The packaging compliance specialist appreciates the aim to improve the way in which, among other things, packaging waste is managed. The vote, which took place on 18 April, has seen the key waste management element of the Circular Economy Action Plan move one step closer to Europe-wide adoption.
Alongside requiring 55% of all municipal waste to be recycled by 2025, and 65% by 2035, the targets outline that no more than 10% of municipal waste should go to landfill by 2035. There will be separate collections for textiles, bio-waste and hazardous waste, and objectives such as reducing food waste by 50% in the EU will also be introduced in line with UN sustainable development goals.
The new legislation will enable more effective support of the ethos of the waste hierarchy, with a mandatory extended producer responsibility (EPR) scheme to be established for all packaging by 2025. This will extend the producer’s responsibility for a product to the post-consumer stage of its lifecycle.
Michelle Carvell, chief operating officer, Lorax Compliance, commented: “It’s a really positive step forward to see European MEPs debating waste strategy and the circular economy with such passion and ferocity. Ambitious targets are essential if we are to make a dent in the waste problem, so to see a commitment to phasing out landfill to less than 10% of municipal waste over the next 20 years is welcome indeed.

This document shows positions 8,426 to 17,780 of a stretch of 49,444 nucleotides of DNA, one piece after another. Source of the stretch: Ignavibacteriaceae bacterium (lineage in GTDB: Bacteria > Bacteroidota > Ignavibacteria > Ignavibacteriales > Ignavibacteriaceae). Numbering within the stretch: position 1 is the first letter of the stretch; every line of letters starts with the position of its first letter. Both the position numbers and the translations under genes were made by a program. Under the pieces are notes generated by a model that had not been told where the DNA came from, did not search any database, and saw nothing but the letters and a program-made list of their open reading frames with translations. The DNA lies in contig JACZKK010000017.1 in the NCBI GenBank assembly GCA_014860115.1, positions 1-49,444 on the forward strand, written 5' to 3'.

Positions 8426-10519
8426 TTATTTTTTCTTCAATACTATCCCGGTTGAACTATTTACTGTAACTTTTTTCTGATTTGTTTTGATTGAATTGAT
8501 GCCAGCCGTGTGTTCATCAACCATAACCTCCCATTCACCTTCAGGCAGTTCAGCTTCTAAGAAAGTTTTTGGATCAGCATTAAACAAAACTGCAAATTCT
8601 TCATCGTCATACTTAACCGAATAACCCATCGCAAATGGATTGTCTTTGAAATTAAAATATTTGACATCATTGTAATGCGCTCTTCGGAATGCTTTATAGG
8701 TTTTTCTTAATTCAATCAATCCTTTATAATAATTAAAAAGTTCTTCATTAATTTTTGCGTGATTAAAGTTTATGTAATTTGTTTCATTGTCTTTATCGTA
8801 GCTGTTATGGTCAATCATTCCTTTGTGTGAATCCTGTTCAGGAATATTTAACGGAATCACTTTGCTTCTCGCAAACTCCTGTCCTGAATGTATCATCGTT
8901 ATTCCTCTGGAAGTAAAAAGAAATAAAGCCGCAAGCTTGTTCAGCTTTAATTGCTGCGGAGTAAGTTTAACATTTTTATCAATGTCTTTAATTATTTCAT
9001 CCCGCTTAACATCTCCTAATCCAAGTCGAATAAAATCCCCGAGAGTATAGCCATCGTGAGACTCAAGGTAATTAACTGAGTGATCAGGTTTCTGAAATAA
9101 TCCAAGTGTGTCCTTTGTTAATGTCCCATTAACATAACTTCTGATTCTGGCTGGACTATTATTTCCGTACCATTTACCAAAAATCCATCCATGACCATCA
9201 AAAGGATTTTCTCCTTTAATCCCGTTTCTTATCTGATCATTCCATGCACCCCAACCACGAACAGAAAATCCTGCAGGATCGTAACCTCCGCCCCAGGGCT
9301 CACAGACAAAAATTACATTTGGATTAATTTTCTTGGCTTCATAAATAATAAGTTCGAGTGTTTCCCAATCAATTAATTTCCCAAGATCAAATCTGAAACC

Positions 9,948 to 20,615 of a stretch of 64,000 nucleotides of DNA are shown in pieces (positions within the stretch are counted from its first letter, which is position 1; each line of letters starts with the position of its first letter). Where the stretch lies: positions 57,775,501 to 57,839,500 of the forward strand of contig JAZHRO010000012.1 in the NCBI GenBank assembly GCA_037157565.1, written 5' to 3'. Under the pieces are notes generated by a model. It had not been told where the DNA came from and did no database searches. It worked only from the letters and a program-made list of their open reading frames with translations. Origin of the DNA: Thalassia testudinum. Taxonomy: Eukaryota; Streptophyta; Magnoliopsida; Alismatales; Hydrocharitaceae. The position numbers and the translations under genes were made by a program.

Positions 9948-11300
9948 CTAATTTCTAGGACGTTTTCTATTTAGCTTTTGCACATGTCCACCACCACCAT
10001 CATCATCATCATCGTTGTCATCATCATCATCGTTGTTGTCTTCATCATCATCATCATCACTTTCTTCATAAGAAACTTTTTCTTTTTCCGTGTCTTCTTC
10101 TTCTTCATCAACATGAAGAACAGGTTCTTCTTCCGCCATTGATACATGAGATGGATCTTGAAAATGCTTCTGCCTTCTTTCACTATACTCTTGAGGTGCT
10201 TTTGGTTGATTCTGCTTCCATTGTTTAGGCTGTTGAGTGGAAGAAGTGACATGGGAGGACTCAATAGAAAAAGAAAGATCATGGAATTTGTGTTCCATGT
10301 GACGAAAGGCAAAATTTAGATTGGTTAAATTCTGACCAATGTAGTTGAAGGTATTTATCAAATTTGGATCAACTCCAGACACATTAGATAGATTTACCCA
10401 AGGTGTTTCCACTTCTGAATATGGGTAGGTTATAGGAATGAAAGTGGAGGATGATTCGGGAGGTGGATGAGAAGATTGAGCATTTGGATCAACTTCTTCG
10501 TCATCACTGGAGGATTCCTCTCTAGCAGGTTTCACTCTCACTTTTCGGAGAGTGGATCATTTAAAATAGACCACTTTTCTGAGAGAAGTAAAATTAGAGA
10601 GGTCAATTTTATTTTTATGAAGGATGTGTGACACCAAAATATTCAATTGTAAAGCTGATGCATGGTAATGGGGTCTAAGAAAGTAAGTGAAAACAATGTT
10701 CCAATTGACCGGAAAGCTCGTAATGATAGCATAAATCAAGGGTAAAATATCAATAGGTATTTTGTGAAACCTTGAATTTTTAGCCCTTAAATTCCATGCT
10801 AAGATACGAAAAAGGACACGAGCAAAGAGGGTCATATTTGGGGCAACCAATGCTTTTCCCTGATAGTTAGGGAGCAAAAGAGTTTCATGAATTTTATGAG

“From a manufacturer perspective, it’s important to have clarity on what the new EPR requirements will mean. There will be a greater incentive to reduce and prevent packaging waste at every stage of a product’s lifecycle. The right infrastructure and development work needs to be put in place now to make this a reality in the future. We expect to see better performance and stronger governance of EPR schemes and a much greater focus on waste prevention. All-in-all, good news for the environment.”
Following adoption by the European Parliament this week, the Council will now need to formally approve the text before it is published in the Official Journal of the EU. It will come into force 20 days’ later.”